The GMC’s bid to strike off a junior doctor from the medical register was ‘without merit’, according to an unpublished review of the case by the Professional Standards Authority (PSA).
The internal review, conducted in July, said the GMC’s reason for overruling the MPTS decision to suspend, rather than strike off, Dr Hadiza Bawa-Garba has ‘appeared without merit given the established case law’.
The report – first obtained by HSJ under a freedom of information request – cited a Supreme Court ruling from a separate case in 2016, which concluded that a court ‘must approach a challenge to the sanction imposed by a professional disciplinary committee with diffidence’.
The PSA also highlighted the Supreme Court’s conclusion that tribunal decisions involving clinical performance should ‘be afforded a high degree of deference by a court’.
Dr Gurmit Mahay, a GP and solicitor in Wolverhampton, told Pulse that it was ‘reassuring’ to see the PSA holding the GMC to account over the case, adding that the GMC ‘lost its way’ and failed to ‘show insight’ into the purpose of the MPTS.
He said: ‘The very reason that the Supreme Court in 2016 makes the comments that it does – that deference needs to be shown to the professional regulating committees like the MPTS – is because they know their industry and they’re able, more than a criminal court, to contextualise the circumstances in which things happen.’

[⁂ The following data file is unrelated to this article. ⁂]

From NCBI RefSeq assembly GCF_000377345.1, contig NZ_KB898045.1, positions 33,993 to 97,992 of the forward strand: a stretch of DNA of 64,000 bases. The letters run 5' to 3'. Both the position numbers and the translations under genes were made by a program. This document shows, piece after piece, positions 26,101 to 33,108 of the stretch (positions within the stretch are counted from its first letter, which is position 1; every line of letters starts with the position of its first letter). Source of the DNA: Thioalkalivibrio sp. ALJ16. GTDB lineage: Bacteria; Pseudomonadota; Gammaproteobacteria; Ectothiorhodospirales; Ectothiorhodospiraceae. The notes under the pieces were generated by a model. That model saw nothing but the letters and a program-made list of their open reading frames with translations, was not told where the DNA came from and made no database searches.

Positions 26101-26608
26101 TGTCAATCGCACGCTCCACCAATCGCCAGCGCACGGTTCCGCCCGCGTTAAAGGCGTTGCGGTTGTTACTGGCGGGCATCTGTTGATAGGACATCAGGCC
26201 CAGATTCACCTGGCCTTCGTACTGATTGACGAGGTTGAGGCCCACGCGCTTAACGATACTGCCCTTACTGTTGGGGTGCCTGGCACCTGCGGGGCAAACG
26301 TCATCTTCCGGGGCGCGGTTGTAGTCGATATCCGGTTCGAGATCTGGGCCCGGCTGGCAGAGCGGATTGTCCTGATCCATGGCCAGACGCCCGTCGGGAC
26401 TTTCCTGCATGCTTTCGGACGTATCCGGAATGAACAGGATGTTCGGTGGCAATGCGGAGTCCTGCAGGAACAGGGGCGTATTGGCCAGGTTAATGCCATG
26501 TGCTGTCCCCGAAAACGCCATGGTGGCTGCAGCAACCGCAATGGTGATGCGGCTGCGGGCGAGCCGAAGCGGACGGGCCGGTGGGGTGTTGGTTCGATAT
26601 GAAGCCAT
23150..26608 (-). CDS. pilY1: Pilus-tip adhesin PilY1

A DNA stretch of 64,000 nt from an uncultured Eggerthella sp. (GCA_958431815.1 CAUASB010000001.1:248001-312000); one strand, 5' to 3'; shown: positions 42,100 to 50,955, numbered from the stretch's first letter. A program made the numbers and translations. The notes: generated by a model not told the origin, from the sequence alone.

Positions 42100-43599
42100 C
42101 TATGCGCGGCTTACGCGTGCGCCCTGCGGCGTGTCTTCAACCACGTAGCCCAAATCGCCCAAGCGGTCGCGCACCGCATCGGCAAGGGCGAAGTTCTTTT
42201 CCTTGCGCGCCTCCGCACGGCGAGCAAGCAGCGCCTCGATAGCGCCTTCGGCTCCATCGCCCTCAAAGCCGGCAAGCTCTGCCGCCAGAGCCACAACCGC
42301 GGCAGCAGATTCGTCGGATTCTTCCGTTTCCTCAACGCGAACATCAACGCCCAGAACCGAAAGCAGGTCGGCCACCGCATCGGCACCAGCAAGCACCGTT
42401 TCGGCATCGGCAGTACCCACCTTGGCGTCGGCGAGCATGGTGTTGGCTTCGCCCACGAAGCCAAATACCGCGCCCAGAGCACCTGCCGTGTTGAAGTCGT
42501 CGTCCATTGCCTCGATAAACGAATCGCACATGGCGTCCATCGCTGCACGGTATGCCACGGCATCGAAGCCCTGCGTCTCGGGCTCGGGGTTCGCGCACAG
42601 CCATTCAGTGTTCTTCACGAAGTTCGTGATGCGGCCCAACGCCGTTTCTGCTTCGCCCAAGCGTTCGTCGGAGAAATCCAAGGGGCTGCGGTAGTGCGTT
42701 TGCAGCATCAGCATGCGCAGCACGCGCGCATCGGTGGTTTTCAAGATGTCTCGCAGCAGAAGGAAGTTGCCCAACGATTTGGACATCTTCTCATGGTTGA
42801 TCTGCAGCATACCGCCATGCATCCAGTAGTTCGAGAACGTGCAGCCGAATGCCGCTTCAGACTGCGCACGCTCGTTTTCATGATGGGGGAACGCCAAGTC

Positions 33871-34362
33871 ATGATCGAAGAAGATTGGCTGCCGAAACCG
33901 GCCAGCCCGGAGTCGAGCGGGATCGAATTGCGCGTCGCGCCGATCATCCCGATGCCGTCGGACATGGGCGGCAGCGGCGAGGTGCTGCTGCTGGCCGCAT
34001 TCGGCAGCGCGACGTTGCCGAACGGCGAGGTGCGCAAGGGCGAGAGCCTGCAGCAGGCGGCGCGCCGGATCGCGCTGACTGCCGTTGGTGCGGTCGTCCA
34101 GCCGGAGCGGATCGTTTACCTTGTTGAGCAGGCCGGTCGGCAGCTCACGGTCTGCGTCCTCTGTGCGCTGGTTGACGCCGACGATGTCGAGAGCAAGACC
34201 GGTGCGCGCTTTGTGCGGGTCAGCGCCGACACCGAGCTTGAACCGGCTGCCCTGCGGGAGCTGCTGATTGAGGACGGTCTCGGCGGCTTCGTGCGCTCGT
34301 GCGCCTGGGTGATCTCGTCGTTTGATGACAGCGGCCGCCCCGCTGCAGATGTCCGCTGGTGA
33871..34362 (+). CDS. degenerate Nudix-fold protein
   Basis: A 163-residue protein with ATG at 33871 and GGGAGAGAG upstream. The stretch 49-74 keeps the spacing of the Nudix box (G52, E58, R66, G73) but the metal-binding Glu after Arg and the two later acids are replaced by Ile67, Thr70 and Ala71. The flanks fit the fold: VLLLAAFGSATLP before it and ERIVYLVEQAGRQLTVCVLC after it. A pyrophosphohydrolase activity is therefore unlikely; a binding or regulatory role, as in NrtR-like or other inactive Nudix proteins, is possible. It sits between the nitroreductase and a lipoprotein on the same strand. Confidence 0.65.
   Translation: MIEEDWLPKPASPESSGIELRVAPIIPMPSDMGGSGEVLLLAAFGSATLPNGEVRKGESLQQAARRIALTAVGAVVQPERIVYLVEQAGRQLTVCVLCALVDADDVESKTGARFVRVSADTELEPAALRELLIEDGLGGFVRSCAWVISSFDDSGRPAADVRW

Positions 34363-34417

The PSA review added that the MPTS had not ‘fallen into error in placing weight on the fact that there had been systemic failures when considering that case in context’.
This comes after the GMC said it pursued the case because not doing so ‘would have set a wider precedent in allowing tribunals to unpick the findings and outcomes of the criminal court process’.
However, the PSA concluded: ‘Despite the nature of the ground re deference, this was not a case where it was felt a case meeting was required. That argument appeared without merit given the established case law in relation to deference.’
A GMC spokesperson said the PSA is able to make its own independent assessment of cases, ‘which is absolutely right and proper’.
But they maintained that the MPTS ‘was wrong in law when it took a decision not to take appropriate account of Dr Bawa-Garba’s criminal conviction in reaching its original decision. Having considered our appeal, the High Court agreed with us’.
Meanwhile, NHS England released guidance last week urging responsible officers to continue the practice of reflection.
In a letter, NHS England medical directors from the North, South, Midlands and East and London regions said: ‘It is vital that doctors maintain the practice of reflection, both written and oral, including at appraisal.’
However GP leaders, who have been critical of the reflections process since the Dr Bawa-Garba case, said trust in the regulator had been impaired.
BMA sessional GP subcommittee lead Dr Zoe Norris told Pulse that while it was ‘good to have some reassurance’ from NHS England, trust in the GMC is still ‘fundamentally’ undermined.
She said: ‘I think for a lot of doctors, unless the situation is resolved with Dr Bawa-Garba and she’s exonerated in some way, there’s just going to be a general inclination not to engage in reflection in the same way.’